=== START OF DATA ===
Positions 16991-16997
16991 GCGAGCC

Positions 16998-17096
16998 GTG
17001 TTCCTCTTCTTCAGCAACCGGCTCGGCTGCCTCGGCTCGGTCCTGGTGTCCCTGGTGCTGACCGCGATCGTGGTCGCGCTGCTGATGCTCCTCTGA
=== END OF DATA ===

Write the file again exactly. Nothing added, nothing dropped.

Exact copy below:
Positions 16991-16997
16991 GCGAGCC

Positions 16998-17096
16998 GTG
17001 TTCCTCTTCTTCAGCAACCGGCTCGGCTGCCTCGGCTCGGTCCTGGTGTCCCTGGTGCTGACCGCGATCGTGGTCGCGCTGCTGATGCTCCTCTGA